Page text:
Executed well, this can be a very powerful way to drive growth, but it’s critical to set a clear strategy that steers the process towards your product and brand goals and not drive growth in isolation.
Navel gazing and A/B tests
This ability to deploy changes so quickly (and cheaply), impacts in another way – a relatively light amount of thought and debate around execution. Coming from a world where the execution costs of a marketing campaign or packaging design change could run into the millions of dollars, there was plenty of chin scratching and navel gazing to make sure the execution was as good as it could be. In the online world, the deep thinking is less around the execution and more about instrumenting the measures and conducting a robust series of A/B tests. The belief is that ‘the truth is out there’ and the further you go down the path, the more likely the best solution (execution) will reveal itself. I’d say that this is often true, but sometimes it can be a dead end. But then again, thinking about the offline world, you can still end up with ‘dead end’ executions even having worked on them for months!
Fish where the fish are: acquisition requires a particular mention
Again, at a high level, the strategy isn’t necessarily too different between online and offline – identify your key acquisition target(s), understand what message will motivate them and where you can best reach them. Scratch below this high level surface and things begin to shift significantly. Aside from the intricacies of the online channels; Google search, display, social, email etcetera, the glaring advantage of online is the quality of attribution from marketing channel through to result.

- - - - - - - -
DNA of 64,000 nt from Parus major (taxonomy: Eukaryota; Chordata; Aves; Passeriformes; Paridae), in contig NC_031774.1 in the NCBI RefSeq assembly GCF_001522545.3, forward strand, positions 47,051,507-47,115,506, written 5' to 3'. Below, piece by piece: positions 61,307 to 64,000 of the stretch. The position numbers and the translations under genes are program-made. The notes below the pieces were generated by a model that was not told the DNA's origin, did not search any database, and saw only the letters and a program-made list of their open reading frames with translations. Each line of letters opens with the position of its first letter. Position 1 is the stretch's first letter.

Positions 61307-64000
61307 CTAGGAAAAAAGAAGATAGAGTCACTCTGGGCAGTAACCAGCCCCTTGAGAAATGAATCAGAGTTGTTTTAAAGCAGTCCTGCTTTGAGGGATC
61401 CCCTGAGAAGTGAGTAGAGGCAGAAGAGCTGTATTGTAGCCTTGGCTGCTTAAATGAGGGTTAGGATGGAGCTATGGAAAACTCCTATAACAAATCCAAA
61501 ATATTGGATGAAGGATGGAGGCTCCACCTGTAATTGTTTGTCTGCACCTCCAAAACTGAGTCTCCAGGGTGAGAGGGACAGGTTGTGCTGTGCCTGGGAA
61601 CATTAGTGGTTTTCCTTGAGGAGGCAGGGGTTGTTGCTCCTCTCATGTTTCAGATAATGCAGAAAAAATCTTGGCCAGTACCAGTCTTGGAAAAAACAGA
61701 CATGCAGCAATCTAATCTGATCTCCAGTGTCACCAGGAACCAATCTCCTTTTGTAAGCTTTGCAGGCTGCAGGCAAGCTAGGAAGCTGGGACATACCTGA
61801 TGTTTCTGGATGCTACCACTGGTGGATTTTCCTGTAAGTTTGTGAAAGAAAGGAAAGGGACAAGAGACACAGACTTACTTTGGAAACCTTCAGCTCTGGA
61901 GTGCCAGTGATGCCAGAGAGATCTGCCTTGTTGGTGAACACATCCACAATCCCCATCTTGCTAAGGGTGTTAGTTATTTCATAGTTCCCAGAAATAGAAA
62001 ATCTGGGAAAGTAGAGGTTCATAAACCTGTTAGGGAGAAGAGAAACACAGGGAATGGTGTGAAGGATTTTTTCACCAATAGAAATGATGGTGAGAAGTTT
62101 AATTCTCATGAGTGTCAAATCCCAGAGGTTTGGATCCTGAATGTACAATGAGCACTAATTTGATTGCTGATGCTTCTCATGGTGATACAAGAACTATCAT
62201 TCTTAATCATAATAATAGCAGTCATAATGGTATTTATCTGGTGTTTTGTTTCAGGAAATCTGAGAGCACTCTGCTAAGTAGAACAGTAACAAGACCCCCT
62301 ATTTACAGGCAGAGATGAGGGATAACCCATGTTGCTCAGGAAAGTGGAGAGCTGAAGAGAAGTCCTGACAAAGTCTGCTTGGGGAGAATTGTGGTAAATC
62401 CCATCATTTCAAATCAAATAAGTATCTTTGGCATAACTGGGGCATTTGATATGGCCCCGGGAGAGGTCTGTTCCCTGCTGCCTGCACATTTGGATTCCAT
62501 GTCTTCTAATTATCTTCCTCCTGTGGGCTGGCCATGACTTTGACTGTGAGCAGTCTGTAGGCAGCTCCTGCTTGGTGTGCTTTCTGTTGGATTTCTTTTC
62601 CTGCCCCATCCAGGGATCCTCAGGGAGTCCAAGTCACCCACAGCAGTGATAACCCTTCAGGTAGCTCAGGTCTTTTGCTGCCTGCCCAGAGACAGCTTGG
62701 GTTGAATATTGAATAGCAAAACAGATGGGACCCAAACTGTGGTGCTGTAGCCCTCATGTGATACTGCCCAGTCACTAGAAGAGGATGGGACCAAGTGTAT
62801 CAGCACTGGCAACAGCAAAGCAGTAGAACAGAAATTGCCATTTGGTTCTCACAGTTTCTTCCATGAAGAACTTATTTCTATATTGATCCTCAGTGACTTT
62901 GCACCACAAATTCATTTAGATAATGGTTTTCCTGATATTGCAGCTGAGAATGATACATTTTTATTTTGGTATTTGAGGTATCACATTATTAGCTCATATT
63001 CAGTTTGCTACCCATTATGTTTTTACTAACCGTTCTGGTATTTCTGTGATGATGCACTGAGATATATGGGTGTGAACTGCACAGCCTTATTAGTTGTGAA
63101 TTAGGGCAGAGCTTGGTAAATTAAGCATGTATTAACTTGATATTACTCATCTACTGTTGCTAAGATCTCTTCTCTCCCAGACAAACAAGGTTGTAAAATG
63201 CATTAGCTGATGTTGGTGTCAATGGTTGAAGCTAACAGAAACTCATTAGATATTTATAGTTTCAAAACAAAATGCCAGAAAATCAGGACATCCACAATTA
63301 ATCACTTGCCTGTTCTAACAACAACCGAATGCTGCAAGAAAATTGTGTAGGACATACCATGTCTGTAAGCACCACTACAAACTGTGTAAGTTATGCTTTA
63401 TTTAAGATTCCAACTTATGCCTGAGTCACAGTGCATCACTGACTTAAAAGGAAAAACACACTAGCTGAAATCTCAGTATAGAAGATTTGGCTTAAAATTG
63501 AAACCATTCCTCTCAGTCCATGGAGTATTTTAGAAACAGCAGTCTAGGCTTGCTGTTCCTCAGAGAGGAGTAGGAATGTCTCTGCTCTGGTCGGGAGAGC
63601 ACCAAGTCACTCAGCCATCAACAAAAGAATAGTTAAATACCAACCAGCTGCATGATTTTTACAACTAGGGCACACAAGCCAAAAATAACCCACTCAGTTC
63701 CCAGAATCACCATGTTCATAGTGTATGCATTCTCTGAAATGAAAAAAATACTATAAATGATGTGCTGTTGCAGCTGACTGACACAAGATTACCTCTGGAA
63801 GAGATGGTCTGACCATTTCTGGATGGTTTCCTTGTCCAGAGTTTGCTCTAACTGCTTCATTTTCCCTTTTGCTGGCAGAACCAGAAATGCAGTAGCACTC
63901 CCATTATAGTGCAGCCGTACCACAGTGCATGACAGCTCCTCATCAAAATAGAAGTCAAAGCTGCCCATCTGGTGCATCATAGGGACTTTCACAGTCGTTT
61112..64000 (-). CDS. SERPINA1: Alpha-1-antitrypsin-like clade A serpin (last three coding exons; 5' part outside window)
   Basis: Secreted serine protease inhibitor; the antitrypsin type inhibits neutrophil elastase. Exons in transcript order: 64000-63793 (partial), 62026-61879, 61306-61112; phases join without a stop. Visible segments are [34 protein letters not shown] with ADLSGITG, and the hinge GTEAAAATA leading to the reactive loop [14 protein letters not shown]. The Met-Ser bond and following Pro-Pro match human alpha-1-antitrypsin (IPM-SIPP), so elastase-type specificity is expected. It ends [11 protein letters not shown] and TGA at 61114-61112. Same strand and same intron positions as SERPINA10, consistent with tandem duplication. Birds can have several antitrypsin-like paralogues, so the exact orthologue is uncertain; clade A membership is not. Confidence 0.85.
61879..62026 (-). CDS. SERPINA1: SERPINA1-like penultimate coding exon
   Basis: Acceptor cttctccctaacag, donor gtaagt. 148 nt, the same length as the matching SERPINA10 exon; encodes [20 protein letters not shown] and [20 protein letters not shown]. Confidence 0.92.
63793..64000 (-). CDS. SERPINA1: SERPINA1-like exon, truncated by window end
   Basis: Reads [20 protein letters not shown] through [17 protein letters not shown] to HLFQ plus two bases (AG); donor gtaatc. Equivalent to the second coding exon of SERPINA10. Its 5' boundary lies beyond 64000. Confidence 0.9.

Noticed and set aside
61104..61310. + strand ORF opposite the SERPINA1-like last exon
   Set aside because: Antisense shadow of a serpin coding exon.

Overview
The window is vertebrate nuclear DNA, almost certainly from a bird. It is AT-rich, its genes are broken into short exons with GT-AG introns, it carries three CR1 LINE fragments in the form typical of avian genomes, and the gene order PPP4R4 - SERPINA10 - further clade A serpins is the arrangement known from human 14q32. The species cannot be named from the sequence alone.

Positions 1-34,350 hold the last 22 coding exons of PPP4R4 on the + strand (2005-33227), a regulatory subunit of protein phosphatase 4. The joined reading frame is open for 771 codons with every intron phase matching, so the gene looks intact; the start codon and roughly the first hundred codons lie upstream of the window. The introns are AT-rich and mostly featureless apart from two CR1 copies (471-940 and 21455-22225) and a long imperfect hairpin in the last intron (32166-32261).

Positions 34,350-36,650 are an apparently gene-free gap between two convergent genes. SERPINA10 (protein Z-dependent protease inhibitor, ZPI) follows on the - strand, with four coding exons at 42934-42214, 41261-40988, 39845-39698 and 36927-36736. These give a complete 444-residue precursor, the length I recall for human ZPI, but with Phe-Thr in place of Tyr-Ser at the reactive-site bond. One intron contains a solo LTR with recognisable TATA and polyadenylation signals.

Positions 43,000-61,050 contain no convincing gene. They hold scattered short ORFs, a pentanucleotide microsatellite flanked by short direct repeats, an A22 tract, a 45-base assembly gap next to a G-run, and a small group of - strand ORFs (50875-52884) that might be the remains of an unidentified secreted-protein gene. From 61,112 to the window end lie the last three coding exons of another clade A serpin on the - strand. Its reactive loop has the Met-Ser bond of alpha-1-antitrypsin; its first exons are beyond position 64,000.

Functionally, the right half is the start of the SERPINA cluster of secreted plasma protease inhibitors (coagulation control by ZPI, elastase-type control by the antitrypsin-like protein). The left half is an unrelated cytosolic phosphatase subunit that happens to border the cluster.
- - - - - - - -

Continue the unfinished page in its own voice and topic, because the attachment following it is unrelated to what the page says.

The clarity of cost per acquisition and ROI is eye-watering for a marketer more used to big offline campaigns. Again there’s a divergence in marketing strategy which I’ll call ‘fishing where the fish are’ versus ‘build it and they will come’.
The visibility that online gives you allows you to target high traffic channels and high conversion points within your acquisition funnel. The efficiency of online channels is hard to beat, and forces much stronger scrutiny of offline channels and the need to set up efficient ways to measure and attribute the impact of the campaign. Although I do believe there remains a clear role for offline channels to broaden brand awareness and consideration.
Same same but different
To sum up the key differences between my old and new world: the fundamentals of marketing strategy hasn’t changed, but the approach has. Think small, be quick and nimble, spend time setting up your testing and tracking rather than ‘waste’ time getting too nuanced on execution. But in the end you’ll always require a strong understanding of your consumer; their needs, what’s going to delight and motivate them, and what will make them choose your brand over any alternative.
Some things will never change.